Abstract British involvement in Muslim affairs in the Straits Settlements (Malacca, Penang and Singapore) was done at the behest of Muslim subjects in the colony. Arab Muslims, who were a minority in the region, exhorted British authorities to take charge of the administration of Muslim marriages and divorces. In this way, authority was vested by these Muslims in colonial legal institutions. Instead of trying to wrest religious authority from the secular colonial power, petitioners essentially attempted to remove religious authority from the hands of Muslim qadis by granting more control to non-Muslim British colonial authorities. Though British authorities were initially reluctant to take on the mantle of administering legal lives of Muslim subjects who formed fifteen percent of the British Crown Colony, a petition in 1875 subsequently led to the application of legal codes and case law devised in British India in 1880 through the Mahomedan Marriage Ordinance that was brought into effect in 1882. This led to an unprecedented development in the administration of Islamic law in Southeast Asia. Thereafter, colonial legal practitioners relied heavily on this corpus of precedents and knowledge prepared by their predecessors in British India. Their conception of Islamic law was in other words based on a universal view of Islamic law, minimally affected by local understandings and customs. A universal view of Islam, coupled with centralize colonial bureaucracy suited the needs of highly mobile Arabs who traversed the Indian Ocean as they craved accountability on the part of legal administrators.

Nurfadzilah Yahaya, “The Question of Animal Slaughter in the British Straits Settlements during the Early Twentieth Century,” Indonesia and the Malay World, 43,126, July 2015, 173-190.

Winner of Indonesia and the Malay World Young Scholar Prize 2014.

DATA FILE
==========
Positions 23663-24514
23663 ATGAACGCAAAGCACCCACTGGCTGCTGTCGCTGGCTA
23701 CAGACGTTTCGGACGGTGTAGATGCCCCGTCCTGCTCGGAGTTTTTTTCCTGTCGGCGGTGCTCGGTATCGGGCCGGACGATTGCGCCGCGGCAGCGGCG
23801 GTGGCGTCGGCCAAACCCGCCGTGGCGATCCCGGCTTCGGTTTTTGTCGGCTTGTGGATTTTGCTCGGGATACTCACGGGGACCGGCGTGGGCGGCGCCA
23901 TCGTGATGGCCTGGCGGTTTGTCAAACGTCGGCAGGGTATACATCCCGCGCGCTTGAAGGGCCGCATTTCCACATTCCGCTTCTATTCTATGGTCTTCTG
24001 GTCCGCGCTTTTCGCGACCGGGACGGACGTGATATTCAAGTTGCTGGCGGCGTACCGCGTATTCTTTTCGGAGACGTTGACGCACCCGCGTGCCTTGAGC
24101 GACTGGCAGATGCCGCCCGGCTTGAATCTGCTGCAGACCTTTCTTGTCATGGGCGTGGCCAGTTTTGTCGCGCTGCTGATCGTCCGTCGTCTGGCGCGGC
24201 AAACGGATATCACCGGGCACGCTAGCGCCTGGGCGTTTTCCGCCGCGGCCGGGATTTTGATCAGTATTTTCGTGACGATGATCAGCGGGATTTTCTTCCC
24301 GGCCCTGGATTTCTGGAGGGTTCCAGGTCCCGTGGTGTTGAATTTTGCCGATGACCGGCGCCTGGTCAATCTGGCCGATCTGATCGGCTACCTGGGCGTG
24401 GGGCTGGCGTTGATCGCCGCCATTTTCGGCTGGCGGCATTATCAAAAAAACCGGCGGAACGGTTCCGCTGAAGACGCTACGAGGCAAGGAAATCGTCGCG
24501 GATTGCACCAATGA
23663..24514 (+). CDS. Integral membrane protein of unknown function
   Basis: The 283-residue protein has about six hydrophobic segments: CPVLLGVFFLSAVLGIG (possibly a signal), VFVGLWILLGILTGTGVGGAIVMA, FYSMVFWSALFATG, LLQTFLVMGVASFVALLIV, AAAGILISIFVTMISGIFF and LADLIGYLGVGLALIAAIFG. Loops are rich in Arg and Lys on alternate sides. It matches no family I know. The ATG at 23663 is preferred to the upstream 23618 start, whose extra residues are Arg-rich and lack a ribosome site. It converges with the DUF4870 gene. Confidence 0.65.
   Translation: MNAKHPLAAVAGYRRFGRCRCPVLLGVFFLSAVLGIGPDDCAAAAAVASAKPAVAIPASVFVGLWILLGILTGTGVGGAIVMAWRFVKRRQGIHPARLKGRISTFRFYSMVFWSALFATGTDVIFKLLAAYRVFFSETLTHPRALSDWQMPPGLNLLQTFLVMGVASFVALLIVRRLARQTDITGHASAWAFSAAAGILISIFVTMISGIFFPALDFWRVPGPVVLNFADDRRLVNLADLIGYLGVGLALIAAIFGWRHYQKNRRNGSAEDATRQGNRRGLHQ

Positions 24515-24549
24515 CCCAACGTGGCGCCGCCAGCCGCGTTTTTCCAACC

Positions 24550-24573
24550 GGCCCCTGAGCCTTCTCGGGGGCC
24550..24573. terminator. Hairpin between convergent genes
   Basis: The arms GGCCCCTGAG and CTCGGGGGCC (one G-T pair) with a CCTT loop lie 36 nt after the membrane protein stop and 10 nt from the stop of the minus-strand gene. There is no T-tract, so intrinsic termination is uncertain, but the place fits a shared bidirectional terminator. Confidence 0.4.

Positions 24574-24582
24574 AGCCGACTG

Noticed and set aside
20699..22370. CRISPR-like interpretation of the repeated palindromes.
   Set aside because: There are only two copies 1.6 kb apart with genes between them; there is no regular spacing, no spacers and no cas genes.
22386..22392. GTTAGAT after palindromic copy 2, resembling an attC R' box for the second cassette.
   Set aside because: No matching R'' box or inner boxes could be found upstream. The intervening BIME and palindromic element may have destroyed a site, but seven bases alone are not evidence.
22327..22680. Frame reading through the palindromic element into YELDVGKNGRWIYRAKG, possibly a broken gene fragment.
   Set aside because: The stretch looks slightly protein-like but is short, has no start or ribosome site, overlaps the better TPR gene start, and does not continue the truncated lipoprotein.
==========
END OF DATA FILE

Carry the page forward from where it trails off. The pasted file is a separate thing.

Abstract Colonial law empowered British authorities to attempt to intervene in religious affairs. Rather than creating an atmosphere of open fruitful debate, colonial legal structures prevented useful discussions from occurring between colonial authorities and Muslim subjects that could lead to mutual understanding and useful consensus. In 1929, a Muslim butcher in the British Straits Settlement of Penang was fined in a British colonial court for causing unnecessary cruelty to a fowl, despite his claim that he had slaughtered the animal according to the proper Islamic method. The case forced the issue of religious slaughter into the public sphere, and sparked intense debates in the public press on the viability of Islamic method of animal slaughter. For Muslim subjects, animal slaughter was definitely a deeply religious issue. After all, the domain of the religious, generally envisioned as ‘private’ in British colonial imagination, enabled Muslim participation in the public sphere and civil society. Yet, religion sometimes fell out of the frame of discussion. Animal welfare groups robustly advocated stunning by electricity as a more effective, more humane method of slaughter. Other considerations such as general hygiene of slaughterhouses and economic consideration also played a large role in colonial intervention in animal slaughter since the early 20th century. British colonial policy put Muslim subjects on the high defensive that led to the stultification of transformations that were unlikely to stem from British colonial initiativeWhen discussions became acrimonious, colonial authorities would stifle dialogue by casting the issue as a religious one, thus removing it as a topic of sustained conversation.